Changing state law to allow the sale of wine in grocery stores could lead to an epidemic of boozing in Tennessee with drunken vagrants cluttering the streets of neighborhoods, a crusader against underage drinking warned a state legislative committee Tuesday.
Pamela Erickson, president of the temperance group Public Action Management, testified during the second day of hearings on the legislation, which has failed three straight years in the face of opposition from an unlikely partnership of liquor stores and churches.
“I don’t think you could make a big change like that without increasing consumption and social problems,” Erickson said. “I know a lot of people say 33 states sell wine in grocery stores and they don’t have problems. Well believe me, we do have problems.”
In one state, she said, “Street drinkers came and they littered the neighborhood. I had an employee who lived in that area, and he had to literally move bodies of alcoholics who had passed out in his driveway in order to drive his children to work, and these people would be shouting obscenities to him and his children. … You’re just bound to have more problems with street drinking if you radically increase the outlets for this particular product.”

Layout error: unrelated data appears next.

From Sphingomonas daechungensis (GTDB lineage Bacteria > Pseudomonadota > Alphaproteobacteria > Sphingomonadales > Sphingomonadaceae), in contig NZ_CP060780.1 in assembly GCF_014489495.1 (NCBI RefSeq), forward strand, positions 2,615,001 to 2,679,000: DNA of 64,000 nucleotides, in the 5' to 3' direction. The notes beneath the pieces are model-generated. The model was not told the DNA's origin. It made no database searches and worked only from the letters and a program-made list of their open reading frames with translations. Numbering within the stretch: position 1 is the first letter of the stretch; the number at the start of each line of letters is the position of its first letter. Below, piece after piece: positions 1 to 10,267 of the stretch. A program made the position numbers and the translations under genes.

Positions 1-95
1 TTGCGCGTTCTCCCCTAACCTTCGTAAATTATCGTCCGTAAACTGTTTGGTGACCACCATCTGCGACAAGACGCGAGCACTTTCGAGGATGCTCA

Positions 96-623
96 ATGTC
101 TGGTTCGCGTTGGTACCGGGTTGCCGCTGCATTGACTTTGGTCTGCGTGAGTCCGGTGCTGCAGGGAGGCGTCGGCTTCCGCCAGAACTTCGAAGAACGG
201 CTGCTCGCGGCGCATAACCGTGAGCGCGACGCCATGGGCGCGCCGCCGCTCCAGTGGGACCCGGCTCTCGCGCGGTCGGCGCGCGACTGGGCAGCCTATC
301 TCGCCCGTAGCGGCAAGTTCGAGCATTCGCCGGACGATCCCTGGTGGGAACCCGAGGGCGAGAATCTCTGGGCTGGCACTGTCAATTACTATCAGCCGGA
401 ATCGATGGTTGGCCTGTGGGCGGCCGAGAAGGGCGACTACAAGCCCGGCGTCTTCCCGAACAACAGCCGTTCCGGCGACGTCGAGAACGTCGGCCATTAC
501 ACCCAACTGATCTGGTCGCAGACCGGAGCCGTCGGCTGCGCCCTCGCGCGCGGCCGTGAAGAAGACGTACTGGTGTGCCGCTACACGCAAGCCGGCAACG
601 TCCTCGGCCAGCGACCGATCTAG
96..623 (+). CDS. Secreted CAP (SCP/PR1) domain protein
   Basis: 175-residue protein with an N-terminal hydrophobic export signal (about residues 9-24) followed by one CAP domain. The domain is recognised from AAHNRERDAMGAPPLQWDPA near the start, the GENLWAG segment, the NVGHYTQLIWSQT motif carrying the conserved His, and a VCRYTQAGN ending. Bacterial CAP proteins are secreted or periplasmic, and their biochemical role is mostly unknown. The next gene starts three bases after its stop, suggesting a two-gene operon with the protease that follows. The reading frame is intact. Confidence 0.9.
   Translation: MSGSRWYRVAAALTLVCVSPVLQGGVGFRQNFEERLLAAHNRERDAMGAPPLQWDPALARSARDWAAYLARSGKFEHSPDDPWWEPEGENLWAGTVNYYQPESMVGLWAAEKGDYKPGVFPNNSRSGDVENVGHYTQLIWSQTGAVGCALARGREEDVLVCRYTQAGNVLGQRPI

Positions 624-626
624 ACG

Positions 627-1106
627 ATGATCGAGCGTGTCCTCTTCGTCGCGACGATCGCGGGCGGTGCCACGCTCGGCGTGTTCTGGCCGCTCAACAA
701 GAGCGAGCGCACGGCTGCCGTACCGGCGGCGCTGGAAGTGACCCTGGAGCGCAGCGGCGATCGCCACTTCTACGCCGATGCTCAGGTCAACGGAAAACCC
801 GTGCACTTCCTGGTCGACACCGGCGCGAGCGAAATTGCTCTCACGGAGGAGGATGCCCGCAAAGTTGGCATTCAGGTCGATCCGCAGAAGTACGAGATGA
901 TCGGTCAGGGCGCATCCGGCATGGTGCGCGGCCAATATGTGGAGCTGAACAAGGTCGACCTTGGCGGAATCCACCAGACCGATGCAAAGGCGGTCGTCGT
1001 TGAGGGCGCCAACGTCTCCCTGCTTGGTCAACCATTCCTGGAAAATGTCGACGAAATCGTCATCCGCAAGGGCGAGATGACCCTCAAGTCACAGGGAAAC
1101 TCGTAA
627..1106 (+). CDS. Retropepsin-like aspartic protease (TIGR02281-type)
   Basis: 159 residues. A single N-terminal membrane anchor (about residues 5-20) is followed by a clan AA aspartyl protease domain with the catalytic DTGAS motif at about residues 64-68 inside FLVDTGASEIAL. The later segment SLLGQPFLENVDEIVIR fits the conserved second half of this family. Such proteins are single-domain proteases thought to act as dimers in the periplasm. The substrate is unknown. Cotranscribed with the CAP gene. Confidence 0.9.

Erickson claimed supermarkets in England sell booze at low prices, enticing young people to go on binges and causing liver disease and other health problems.
“When you deregulate, you unleash very powerful market forces,” she said. “In the U.K. the large grocery chains are widely blamed for this epidemic. They use alcohol frequently as a loss leader. They’ve driven the price of alcohol ever lower. They’ve been truly devastated by this issue.”
“People ask, why can’t we just be like Europe where they have fewer regulations and a lot fewer problems? That’s just a myth. It’s simply not true at all. … In most European countries, alcohol problems are much greater than ours. In 10 years, hospital admissions for liver disease and acute intoxication of alcohol have doubled in England. One of the shocking things is that 8-year-old children show up in the hospital because they’ve been drinking too much.”
The joint legislative study committee held its first hearings in October. It's chaired by Sen. Bill Ketron, R-Murfreesboro, a supporter of wine in grocery stores.